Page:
The image is from The Death of Drawing (2014), p. 170. The caption reads: “FIGURE 5.2. A typical suburban tract house: an image with no referent, i.e. simulacrum. Source: BrendelSignature/CC BY-SA 3.0” COMMENT: I am keen to find out what the captions means. Among the questions that arise is: How does a person define ‘suburban tract house’?
Architectural drawing represents ideas in form. Building information modelling (BIM) simulates experience.
Drawing, the blurb notes, which “allowed architects to represent ideas in form,” has been displaced by computations as “the chief design and communication medium in architecture.”
According to the blurb, “whereas drawing allowed architects to represent ideas in form, BIM and computational design simulate experience, making building behavior or performance the primary object of design.”
Parkview School: Detail. The school was designed in the 1950s by a Long Branch architect, Gresley Elton Jaan Pill photo
The purpose of the present blog post is to highlight books that address themes related to the distinction, between representation and simulation, as outlined in The Death of Drawing (2014).
I am keen to explore the distinction between representation and simulation, before I read the above-noted study.
That is, before I read The Death of Drawing (2014) in depth, I will seek to first ask some questions.
I seek to understand the story at a visual level, on my own, prior to seeking to figure out how the book addresses the topics at hand.
By way of language usage, I will seek to get a sense of what it means when a person says that an image (e.g. of what is described as a suburban tract house on p. 170 of The Death of Drawing (2014) ) has no referent.
An online Mirriam-Webster definition notes that ‘referent’ can be defined as: one that refers or is referred to; especially: the thing that a symbol (as a word or sign) stands for.
A secondary interest that I have is to determine to what extent such language serves to obfuscate, and clarify.
The question of what qualifies as ‘suburban tract house’ also interests me. Is the term used in a pejorative sense on p. 170 of the above-noted book?
The topic is of interest to me, because new houses, with appearances somewhat similar to the design on p. 170, especially if clad in stone, are highly appealing to at least one 15-year-old respondent that I have spoken with, at length, regarding architectural design. The appeal of a particular design, according to the respondent, is not based on a generalized view about the style of design, but is determined instead on a case-by-case basis. You look at the house, and you determine at once whether the design works or not.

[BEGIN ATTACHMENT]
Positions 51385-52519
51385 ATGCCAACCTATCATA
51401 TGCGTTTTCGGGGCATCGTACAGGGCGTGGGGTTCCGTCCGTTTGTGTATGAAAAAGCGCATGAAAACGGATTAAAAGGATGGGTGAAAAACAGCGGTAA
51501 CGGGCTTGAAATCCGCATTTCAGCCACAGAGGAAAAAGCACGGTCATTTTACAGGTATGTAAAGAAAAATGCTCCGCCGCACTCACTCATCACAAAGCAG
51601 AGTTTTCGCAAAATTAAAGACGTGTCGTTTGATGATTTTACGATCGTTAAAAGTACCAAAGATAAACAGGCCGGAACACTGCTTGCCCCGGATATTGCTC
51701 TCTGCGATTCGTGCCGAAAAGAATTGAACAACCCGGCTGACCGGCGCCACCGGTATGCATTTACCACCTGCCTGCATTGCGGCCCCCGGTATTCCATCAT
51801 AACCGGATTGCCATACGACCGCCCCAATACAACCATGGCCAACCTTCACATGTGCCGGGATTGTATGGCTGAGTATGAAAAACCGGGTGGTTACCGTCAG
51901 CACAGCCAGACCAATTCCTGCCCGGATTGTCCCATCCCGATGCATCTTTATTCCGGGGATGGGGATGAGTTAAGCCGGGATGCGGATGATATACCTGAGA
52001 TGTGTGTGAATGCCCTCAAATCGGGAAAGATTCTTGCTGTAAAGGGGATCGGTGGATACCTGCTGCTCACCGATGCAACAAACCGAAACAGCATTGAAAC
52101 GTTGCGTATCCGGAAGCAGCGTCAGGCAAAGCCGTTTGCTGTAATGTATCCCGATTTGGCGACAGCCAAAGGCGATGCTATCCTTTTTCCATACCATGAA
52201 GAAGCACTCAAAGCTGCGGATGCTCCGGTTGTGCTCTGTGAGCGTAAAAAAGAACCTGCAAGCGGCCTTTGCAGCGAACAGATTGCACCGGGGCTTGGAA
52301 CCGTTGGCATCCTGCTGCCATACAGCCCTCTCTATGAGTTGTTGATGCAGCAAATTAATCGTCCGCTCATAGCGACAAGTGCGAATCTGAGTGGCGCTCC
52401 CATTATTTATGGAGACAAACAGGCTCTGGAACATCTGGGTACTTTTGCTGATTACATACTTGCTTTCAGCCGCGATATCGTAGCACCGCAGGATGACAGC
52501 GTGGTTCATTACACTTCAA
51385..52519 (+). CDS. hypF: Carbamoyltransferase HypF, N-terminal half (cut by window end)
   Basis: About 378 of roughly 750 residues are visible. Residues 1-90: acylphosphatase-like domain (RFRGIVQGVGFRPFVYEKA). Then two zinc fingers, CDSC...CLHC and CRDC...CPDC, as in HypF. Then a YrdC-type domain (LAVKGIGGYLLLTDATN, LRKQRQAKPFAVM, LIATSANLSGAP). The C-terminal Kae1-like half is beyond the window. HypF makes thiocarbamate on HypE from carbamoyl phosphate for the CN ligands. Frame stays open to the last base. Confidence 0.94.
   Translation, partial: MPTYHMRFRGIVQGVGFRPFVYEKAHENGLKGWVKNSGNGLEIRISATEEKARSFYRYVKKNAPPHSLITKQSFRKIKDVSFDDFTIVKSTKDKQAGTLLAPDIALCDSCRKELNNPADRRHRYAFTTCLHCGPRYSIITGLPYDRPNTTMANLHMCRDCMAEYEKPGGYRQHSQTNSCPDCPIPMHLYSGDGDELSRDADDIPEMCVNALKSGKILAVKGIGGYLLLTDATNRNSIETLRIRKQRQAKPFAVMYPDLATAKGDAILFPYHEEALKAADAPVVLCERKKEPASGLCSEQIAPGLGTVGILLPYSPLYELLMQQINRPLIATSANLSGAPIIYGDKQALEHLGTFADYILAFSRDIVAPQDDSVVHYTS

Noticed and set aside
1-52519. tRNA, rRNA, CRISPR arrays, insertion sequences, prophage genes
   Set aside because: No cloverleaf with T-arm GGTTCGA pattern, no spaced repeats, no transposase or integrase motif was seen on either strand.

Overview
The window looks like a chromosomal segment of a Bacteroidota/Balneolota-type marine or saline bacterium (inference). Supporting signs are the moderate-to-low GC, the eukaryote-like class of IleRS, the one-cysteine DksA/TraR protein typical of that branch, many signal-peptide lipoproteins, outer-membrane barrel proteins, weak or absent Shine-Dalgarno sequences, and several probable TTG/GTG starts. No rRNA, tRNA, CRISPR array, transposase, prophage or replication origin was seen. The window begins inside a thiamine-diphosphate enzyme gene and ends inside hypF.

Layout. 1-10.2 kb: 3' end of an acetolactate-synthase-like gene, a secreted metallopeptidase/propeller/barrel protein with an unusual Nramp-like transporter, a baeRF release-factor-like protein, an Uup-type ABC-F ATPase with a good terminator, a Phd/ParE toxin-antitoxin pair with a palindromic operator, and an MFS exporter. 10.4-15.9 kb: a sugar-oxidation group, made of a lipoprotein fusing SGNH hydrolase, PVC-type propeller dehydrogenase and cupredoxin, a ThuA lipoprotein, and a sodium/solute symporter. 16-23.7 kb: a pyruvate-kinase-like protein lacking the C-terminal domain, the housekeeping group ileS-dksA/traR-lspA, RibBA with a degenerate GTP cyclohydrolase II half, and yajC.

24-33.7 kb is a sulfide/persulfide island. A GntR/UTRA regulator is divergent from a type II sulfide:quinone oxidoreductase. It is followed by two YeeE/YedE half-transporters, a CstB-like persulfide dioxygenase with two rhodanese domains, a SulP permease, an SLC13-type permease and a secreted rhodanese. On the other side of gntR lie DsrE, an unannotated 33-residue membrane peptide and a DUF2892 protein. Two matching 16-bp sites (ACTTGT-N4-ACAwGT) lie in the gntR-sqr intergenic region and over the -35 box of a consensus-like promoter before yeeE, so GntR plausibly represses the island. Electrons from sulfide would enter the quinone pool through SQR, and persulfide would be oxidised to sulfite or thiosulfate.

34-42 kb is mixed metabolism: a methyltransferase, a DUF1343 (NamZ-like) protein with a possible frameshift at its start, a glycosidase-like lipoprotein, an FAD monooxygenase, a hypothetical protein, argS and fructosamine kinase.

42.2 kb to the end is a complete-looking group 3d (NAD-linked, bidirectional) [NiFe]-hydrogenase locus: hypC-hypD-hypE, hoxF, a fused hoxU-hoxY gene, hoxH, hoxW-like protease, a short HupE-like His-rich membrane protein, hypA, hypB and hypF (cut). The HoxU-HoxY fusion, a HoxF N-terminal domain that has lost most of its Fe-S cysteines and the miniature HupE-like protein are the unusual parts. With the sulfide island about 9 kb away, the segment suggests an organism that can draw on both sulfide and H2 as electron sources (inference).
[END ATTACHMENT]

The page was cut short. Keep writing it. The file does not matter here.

Under such conditions, I ask myself by way of a preliminary analysis, who cares about 1) whether to not we are dealing, or not dealing, with a simulacrum and 2) whether or not there is or is not a referent in the picture?
Gresley Elton was a Long Branch architect during the era before computational design
At a May 5, 2013 Jane’s Walk, we learned that Gresley Elton was the architect who designed Parkview School at 85 Forty First Street in Long Branch (Toronto not New Jersey). We learned about some architectural details – as seen in the photos at this page – that are characteristic of Elton’s work. In studying the details, I have often thought about the fact that architectural designs based on drawings at a drawing board appear – at least to my mind – to have characteristics, having to do with form and proportion – that distinguish them from computational design. It was this fact that gave rise to my interest in The Death of Drawing (2014).
Gresley Elton’s architectural design, including the details such as railings and posts, are characterized by a sense of composition – by way of the arrangement and proportions of the constituent elements – that I find very pleasing. There’s a sense of “rightness,” and of harmony and repose, that I find appealing in his work.
Occasionally I come across structures, that were likely prepared though computational design, that have similar qualities of composition, evoking similar responses that can be characterized as giving arise to a sense that some thought and care has gone into the design. In other cases, such qualities appear lacking.
Drawing displaced by building information modeling (BIM)
In the past, a blurb for The Death if Drawing (2014) notes, drawing “framed the thinking of architects and organized the design and construction process to place architects at its center.”
Parkview School: Architectural detail designed by Gresley Elton. Jaan Pill photo
Now, building information modeling (BIM) and computational design has come to the fore, giving rise in turn to change in “the terms in which architects think and their role in building production.”
Representation of ideas in form has given way to the simulation of experience, according to The Death of Drawing
A central argument, advanced in the blurb, is that drawing focuses upon the representation of ideas in form, whereas building information modeling and computational design focuses upon the simulation of experience.